Gothenburg Maritime Museum and Aquarium
Gothenburg Maritime Museum and Aquarium. The aquarium celebrated its 90th anniversary on December 7, 2013.
Tickets cost about €4.50 for adults and are valid for a whole year to five museums in Gothenburg.
The aquarium is only a few rooms on the ground floor, but we think it is the same category as the larger aquarium in Gdynia
– perfect little gems. The tanks are well kept and there are some unusual items. This is the first room with a touching tank.
The second room has a tank of Cnidaria – a large phylum including coral and jelly fish, with specialized cells to collect prey,
Upside down jelly fish Cassiopea.
Upside down jelly fish. The mushroom-like top is on the bottom. The tentacles float up to catch food and
light used in photosynthesis by the algae that live in its cells. The same algae also live in symbiosis with coral.
This room contains tropical fish and marine life.
Tropical tank. A few interesting fish and lots of living coral.
Every self-respecting aquarium has a lion fish.
Protopalythoa sp. or Zoanthus?
A small giant clam Tridacna maxima open so that it hides both halves of its shell. It can be mistaken for a mushroom coral.
There is a section with fish and marine life from Scandinavian waters.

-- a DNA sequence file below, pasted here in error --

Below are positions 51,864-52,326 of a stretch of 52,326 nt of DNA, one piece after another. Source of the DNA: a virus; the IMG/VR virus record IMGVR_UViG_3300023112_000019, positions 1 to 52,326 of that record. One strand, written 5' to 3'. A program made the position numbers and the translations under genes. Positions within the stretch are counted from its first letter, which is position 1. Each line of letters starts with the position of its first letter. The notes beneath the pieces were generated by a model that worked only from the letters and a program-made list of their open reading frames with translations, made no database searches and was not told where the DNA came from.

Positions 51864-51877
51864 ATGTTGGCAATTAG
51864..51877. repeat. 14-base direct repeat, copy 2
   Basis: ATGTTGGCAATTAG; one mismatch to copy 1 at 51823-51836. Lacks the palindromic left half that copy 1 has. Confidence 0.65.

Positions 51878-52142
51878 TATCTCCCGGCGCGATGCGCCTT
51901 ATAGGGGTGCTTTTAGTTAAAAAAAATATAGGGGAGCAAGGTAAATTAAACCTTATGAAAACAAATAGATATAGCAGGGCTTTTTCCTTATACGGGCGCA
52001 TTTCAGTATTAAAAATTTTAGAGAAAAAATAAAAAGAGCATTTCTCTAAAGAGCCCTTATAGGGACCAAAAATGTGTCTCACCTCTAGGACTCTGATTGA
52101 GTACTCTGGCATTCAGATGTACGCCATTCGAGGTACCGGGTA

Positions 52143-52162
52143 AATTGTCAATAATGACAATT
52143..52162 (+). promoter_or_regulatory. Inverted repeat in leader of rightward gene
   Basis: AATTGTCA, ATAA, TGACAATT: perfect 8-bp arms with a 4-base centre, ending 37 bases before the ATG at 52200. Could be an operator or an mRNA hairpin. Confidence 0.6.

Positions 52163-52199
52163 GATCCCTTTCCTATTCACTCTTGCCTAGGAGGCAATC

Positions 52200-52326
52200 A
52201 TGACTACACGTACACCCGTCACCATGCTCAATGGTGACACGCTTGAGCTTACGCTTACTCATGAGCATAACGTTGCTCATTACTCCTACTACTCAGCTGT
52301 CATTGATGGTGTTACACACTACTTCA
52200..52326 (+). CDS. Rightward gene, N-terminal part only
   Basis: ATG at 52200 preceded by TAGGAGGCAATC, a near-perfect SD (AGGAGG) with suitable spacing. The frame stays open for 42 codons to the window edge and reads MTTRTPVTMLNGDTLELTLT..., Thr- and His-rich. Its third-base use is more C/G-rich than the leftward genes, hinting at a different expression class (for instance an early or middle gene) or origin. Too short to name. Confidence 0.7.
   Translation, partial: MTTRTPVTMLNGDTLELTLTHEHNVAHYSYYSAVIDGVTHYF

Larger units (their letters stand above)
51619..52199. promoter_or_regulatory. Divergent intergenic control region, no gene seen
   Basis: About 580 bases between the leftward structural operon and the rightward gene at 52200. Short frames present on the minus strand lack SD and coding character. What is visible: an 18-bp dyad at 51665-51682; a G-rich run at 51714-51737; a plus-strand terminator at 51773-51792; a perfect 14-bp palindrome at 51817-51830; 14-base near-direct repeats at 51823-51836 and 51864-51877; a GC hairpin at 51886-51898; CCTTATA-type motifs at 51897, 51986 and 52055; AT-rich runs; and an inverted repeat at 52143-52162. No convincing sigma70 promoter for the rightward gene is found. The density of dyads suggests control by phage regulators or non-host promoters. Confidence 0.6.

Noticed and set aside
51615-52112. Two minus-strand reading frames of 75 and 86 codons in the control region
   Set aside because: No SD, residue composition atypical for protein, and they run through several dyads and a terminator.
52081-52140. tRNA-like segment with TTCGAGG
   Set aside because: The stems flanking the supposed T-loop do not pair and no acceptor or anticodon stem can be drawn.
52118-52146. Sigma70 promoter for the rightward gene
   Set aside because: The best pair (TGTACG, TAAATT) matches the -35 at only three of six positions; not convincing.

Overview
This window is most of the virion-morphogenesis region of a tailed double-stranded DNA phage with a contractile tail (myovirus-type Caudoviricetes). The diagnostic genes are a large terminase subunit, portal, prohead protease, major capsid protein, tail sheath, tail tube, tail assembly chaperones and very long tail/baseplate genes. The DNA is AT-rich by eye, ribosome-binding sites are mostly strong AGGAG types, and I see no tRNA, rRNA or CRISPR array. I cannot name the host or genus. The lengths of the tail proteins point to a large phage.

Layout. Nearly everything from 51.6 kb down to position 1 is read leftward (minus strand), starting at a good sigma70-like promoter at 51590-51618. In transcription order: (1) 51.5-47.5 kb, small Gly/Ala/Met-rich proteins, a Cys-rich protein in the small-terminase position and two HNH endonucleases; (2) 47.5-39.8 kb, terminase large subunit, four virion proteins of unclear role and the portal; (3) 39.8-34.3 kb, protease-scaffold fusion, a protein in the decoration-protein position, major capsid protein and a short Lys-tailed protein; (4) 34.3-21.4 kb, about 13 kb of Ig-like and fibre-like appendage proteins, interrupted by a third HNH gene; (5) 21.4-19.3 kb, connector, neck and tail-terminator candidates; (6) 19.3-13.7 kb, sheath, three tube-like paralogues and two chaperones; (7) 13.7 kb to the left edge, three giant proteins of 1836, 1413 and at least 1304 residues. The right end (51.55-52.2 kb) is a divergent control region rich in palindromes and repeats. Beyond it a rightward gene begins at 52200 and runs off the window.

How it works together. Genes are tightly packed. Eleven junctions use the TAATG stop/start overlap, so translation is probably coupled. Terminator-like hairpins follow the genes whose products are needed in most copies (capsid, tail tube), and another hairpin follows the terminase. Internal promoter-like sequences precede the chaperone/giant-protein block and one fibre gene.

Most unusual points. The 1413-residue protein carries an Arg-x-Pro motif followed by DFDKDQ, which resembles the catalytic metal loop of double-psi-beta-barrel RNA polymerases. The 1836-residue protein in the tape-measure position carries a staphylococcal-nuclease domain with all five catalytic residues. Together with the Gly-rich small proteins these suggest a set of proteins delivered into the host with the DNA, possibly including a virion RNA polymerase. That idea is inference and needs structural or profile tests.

This is a Swedish version of a seahorse.
Lithodes maja, spiny crab.
There were at least four eels in this tank.
The municipality has allocated funds for a new aquarium, and visitors are asked to leave suggestions.
The maritime museum is on the two floors above the aquarium. The third (top) floor has lots of activities for children.
A separate room in the centre of the first floor. There are places to sit and listen to audio presentations.
Rooms display different themes from 400 years of Swedish maritime history, like here about cargo ships.
One part is about migration to the USA. More than one million Swedes emigrated during the 19th and early
20th centuries. The model is the steamship Stockholm that took migrants from Sweden to the US from 1905.
A section of MS Kungsholm that traveled between Gothenburg and New York.
There are sections about sailing ships, both recent and old.
One display of a sea battle in 1644.
A temporary exhibition of graphics by Torsten Billman, until January 5, 2013.
A section about Gothenburg, which was the main Swedish port.
Gothenburg used to have several large ship builders, like Götaverken.
Photos of the different professions working in the harbour.
About safety at the work place.
Some of the ships built in Gothenburg.
There is a special children’s section, including the “wheelhouse” from a fishing vessel that really rocks you around.
The special playroom for the youngest.